Jerrad "Peebody" Keeling, a member of the Utah chapter of Severed Ties, is the kind of guy who wanted his truck to tuck big wheels and throw sparks. Unfortunately it took a thief to push Peebody's hand with this S-10. What started as a low-mileage Extreme has been transformed into what Peebody calls "Blackjack Plus One" as an homage to his 22-inch wheels. Peebody is a pretty outgoing, guy so we sat down and asked him the standard set of gearhead questions to get a feel on how his truck came to be.

The first thing we wanted to know was how did he get into the custom truck scene. Peebody stated, "I've always had a thing for custom trucks but back in the summer of '99 is when it really started. I bought a Nissan Hardbody that was on the April '97 cover of Mini Truckin' magazine."

Getting your start with a cover truck? Talk about jumping in with both feet! So besides the high-profile Hardbody we wondered what else has he had built. An '83 Ranger, a '90 Caddy, and a '93 Caprice were parked in his garage before he picked up this S-10 from an old man in town. Peebody loves the challenge of staying on top of the game. Something about tucking big wheels and throwing sparks just gets him all fired up, and this was going to be the truck to do it in.

To kick off the build, Peebody started with the suspension because he wanted to continue to drive the truck during the build. After a thief pinched his 20s the truck really went under the knife. It was then he decided that nothing was going to hold him back. The back-story on the wheels is the shop that was doing some work on the truck was broken into and his 20s were stolen. That was all the motivation Peebody needed to up the ante and go with a set of 22s, but he wanted to keep all the good stuff like the heater, A/C, and cruise control. Laying out on that big of a wheel is no easy task when you factor in keeping the A/C. Not only did he get the wheels to fit while keeping the creature comforts, he also did it without tubbing the firewall. Peebody says they had to slide the cab back 3/4 inch to do it. "We supported the frame on jackstands and then used square tubing to support the cab while we cut off all the body mounts from the frame. Then we just slid the cab back and re-welded the mounts. The bed is slid back as well, but all we had to do was oblong the holes for that."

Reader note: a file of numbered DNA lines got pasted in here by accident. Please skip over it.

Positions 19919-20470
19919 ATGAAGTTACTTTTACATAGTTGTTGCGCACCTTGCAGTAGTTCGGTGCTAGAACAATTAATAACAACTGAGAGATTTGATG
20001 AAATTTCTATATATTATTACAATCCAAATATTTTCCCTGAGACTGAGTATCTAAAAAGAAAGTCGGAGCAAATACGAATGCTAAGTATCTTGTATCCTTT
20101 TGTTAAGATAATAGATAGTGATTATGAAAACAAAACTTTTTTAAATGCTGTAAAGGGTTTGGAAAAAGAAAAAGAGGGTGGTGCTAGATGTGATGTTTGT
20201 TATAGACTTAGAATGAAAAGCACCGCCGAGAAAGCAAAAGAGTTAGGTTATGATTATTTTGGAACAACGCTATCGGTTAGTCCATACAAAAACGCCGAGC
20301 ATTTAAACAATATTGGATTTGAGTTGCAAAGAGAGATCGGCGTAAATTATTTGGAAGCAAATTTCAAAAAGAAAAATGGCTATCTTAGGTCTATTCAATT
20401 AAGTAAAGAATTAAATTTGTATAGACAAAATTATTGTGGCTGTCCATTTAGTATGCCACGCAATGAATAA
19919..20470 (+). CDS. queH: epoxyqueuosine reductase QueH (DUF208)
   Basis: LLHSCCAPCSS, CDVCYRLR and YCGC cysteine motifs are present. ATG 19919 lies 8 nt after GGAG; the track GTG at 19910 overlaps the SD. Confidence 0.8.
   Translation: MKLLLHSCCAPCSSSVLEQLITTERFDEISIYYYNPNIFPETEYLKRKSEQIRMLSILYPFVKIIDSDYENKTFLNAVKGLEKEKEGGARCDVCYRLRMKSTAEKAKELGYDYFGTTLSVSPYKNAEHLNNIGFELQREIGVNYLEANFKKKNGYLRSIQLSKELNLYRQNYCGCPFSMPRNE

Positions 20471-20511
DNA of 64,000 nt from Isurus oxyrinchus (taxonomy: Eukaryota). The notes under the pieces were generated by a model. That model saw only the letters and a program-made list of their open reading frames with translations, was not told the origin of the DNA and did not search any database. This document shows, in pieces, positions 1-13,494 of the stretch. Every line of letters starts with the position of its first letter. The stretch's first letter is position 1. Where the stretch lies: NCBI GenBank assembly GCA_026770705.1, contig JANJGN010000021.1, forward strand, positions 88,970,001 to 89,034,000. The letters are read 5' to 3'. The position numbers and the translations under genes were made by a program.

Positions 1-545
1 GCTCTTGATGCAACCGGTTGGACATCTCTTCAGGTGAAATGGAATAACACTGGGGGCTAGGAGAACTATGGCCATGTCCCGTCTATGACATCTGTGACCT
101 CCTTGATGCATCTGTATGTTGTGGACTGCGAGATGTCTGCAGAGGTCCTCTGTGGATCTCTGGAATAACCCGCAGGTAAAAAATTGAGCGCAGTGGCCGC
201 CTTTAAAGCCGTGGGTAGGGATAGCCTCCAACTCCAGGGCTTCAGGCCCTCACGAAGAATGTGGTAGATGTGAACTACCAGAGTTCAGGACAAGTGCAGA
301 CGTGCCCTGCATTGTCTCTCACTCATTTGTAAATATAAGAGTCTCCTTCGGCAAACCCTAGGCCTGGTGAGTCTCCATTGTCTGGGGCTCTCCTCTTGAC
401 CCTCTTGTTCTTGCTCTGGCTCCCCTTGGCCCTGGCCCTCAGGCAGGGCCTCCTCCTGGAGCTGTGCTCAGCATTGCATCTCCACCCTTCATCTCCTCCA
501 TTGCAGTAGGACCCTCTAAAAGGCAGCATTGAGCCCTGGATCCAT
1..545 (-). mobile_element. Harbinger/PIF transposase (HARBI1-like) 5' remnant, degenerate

It sounds like he had a good time putting this truck together, and we wanted to know what was the best part. He responded with, "Rollin' the truck out of the booth and seeing the candy pop in the sun for the first time. Seeing the truck laid out over the 22s for the first time wasn't bad either."

With the good times always comes some bad times, and Peebody hit his bad time when he went to reinstall his interior and realized he was missing a ton of hardware. Just like good and bad times there are always things you wish you had done differently and Peebody's different plans would have been to stuff an LT1 under the hood and use a four-door cab.

There were a few people who helped with this build, but there were two entities that motivated him to build a high-profile truck. The first was his father who was building a '66 Impala at the same time he was working on the truck. They would call each other every week to check progress. Peebody says, "In a way, it was a competition to see who could get theirs done first."

The second motivator was the Severed Ties club. "I look up to Severed Ties for setting high standards. Motivating me to build an elite-class truck. Also that ST showed me that it's not about just a car club, but it's about being a family."

As you can tell, Peebody has a pretty good grasp of the custom-truck scene and knows that with big wheels comes big respect. His S-10 is a prime example of what happens when a minitrucker's no-fear attitude meets a street-rodder's need for everything to look good and work.